Serpentine Gallery, W2
"No maiden's spinning wheel goes faster then mine, in the whole of the canton of Berne!" is the merry boast of a girl in one of Jeremias Gotthelf's quaint tales of Swiss life. She is, of course, expecting a marriage proposal. I couldn't get this sentence out of my mind when visiting "" at the Serpentine Gallery, for this humourless anthology has lots of quotes from literature at its centre, and its main purpose is to assert that the use of thread - in knitting, sewing or whatever - proves that we have entered a new world of feminism and postmodernism.
As if we didn't know this already! Only one or two of the 17 artists in the exhibition are known in Britain, but nobody tells us anything new. The use of a slightly unfamiliar medium does not guarantee originality. Many of the pieces on display could have been made two or three decades ago. How many times, over the years, have we seen pieces like Brigitte Nahon's Icholi Hauperyre, which consists of little flexiglass balls pinned to threads which are suspended, in a line, from a height? Or the photographs of Ernesto Neto, who shows himself with his face covered in twine? Or Ghada Amer's Bed, which is stuffed embroidery lying inertly on the floor?
Like so many people who weave and spin, the curator of this exhibition, Lisa Corrin, has worked long and hard, but to little aesthetic effect. She has been round the world to find artists at work with thread and has installed them neatly in the Serpentine's recently updated spaces. Yet her professional skill cannot vitalise the sluggish nature of the material with which her artists work. For thread is not a vital medium. You can't do much with it. If you try to make sculpture, all your efforts will turn out something like a cushion. If you attempt an installation, it goes all wispy. And if you aim for two- dimensional art, the results, inevitably, will resemble painting.
And that is the nature of most of the art that Corrin has collected. When artists use a single thread they copy drawing. When they use multiple threads they are imitating effects that can be achieved with oil paint. The most obvious lesson of the exhibition is not to do with feminism. It is that thread cannot match the expressive potential of these other media. The most telling works in the show are by Anna Hunt. These claim our attention because the simulation of painting is so complete. She produces paintings of modern architecture, and Falling Water depicts Frank Lloyd Wright's 1936-9 house. She's an accomplished, some might say a superb, technician. One marvels at her work, that is to say her handiwork. For if these were paintings, they would just be unremarkable bits of realism copied from photographs.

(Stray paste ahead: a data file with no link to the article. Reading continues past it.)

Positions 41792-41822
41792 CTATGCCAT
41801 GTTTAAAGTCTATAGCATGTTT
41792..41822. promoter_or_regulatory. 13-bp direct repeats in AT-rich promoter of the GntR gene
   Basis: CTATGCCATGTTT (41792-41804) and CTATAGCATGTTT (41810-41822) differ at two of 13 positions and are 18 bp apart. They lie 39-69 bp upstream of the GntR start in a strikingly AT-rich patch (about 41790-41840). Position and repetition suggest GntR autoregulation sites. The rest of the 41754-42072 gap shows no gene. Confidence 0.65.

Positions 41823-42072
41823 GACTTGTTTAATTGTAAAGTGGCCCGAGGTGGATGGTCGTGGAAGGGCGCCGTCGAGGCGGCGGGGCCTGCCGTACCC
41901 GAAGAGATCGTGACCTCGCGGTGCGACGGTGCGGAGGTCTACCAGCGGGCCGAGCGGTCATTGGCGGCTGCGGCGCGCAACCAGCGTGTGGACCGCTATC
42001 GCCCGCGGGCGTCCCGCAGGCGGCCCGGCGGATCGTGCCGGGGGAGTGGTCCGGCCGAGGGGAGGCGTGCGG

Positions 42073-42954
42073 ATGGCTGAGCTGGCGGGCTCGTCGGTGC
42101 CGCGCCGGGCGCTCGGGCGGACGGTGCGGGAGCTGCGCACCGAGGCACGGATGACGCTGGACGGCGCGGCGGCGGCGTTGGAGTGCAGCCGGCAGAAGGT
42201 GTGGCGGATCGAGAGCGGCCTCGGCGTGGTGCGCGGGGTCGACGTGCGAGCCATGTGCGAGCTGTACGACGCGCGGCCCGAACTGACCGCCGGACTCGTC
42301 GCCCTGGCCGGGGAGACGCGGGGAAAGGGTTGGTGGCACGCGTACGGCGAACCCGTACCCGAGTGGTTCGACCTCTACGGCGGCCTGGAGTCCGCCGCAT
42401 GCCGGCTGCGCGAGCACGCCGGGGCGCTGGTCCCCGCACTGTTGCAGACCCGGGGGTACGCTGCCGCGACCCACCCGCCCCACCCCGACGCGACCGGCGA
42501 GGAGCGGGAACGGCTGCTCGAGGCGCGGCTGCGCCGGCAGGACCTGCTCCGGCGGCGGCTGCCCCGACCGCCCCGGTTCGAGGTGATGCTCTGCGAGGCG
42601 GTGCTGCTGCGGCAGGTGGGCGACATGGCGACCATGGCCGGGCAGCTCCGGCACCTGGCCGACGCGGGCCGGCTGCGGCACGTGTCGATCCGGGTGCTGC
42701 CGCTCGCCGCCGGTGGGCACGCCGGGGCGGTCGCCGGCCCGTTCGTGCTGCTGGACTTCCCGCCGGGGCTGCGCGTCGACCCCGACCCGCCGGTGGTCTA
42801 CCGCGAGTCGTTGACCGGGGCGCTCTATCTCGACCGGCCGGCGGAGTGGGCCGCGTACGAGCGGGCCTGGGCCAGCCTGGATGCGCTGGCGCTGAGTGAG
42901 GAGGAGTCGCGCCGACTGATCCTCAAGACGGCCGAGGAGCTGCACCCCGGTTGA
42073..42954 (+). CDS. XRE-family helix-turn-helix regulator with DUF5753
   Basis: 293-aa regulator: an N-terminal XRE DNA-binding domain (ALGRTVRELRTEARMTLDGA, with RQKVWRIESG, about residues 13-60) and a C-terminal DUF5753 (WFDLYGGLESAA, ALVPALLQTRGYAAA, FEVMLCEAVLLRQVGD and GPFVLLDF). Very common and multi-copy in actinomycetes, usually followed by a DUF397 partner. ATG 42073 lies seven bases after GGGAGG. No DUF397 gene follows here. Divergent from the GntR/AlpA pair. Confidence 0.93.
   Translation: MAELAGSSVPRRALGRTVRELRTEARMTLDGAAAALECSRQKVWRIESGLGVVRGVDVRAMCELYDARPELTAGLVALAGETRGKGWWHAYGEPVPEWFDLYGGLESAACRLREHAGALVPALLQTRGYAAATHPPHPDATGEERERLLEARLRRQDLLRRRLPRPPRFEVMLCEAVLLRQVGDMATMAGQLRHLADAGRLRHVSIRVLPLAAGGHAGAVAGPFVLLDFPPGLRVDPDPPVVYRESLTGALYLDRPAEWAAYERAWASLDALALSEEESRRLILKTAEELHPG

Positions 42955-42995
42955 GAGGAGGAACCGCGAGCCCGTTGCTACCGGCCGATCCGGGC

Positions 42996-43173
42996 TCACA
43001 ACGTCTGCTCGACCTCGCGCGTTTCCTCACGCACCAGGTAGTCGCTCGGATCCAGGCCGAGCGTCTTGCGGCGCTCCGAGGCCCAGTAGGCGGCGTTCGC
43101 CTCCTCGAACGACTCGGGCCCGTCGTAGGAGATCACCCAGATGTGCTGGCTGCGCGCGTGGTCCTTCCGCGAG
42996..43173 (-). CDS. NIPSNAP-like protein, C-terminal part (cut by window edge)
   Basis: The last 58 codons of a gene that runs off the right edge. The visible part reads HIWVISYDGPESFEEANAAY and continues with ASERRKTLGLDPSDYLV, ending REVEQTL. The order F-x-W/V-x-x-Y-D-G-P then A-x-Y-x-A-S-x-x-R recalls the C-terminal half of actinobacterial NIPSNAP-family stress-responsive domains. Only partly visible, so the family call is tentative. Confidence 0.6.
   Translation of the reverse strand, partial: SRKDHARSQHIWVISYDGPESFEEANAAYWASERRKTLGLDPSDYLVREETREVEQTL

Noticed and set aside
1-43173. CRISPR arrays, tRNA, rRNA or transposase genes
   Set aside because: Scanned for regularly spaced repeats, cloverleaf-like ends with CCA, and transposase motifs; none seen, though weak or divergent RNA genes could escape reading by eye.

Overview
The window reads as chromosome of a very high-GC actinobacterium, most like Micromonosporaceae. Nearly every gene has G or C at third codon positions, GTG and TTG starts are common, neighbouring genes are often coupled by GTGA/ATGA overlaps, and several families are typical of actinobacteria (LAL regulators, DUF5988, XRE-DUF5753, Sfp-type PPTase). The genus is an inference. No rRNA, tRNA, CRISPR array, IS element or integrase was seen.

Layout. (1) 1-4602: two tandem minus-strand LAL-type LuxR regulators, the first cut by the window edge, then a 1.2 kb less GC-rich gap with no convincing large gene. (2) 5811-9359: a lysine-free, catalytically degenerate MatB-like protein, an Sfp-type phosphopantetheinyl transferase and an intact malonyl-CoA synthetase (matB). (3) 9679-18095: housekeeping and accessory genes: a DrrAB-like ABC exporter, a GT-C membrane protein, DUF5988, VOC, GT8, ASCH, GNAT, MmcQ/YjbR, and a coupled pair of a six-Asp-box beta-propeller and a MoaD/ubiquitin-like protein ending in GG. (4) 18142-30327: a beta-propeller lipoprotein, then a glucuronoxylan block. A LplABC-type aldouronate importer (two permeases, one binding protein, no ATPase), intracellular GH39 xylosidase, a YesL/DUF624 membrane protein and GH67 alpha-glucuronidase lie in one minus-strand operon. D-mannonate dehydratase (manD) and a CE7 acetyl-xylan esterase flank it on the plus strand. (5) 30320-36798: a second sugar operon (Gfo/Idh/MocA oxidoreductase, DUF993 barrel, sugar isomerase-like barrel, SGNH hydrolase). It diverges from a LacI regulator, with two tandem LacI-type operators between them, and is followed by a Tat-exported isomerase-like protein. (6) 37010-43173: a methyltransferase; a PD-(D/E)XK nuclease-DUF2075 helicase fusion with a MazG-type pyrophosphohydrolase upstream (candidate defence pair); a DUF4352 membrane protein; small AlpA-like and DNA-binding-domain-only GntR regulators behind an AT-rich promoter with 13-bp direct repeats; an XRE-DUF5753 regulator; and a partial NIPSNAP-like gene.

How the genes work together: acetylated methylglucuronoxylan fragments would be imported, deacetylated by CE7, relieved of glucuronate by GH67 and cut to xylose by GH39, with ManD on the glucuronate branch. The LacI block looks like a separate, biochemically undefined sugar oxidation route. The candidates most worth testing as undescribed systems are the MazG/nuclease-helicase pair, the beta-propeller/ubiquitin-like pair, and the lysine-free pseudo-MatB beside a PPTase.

I have no objection to Hunt's enterprise, but thread artists take themselves too seriously. Furthermore, they are not very good at reading and writing, as may be gauged from Corrin's catalogue introduction and a gigantic display of intellectual futility in the big central gallery: no fewer than 27 embroidered samplers laboriously stitched together by Elaine Reichek, reproducing quotations from, among others, Henry James, Ad Reinhardt, Ovid, Tennyson, Hawthorne, Beatrix Potter, Freud, Colette, Jenny Holzer, and Virginia Woolf.
Samplers always look pretty good. We admire the neat fingers that have produced their embroidery. The alphabets and mottos remind us of sweet puritan virtues shared by such people as Gotthelf's Swiss maiden and the daughters of the American pilgrim fathers. Reichek calls on these traditions: not, apparently, to subvert them but just to demonstrate that she is well- read. Yet she proves no such thing. Instead, she gives the impression that literary culture, like the visual, is beyond her, unapproachable except through quotations, which appear the more fatuous the longer one stands in front of them.
Reichek once studied with the miserable Reinhardt, and surely has inherited some of the painter's negativism. But I am more distressed by the sheer waste of time involved. Any moderately smart person could have read and assessed a dozen books within the time taken to embroider one of these quotations.
In the category of imitators of painting are the following: Holly Miller uses thread instead of drawn lines in her otherwise conventional minimal paintings; Lisa Hoke attaches thread to the walls of a small room; Ava Gerber has put thread, plus wire and artificial pink flowers, on the wall in the shape of female pubic hair. The most interesting imitator is Jochen Flinzer. He's got something, but his talent would be better tested if he used pen and ink.
Serpentine, W2 (0171 298 1515), to 20 Sept.
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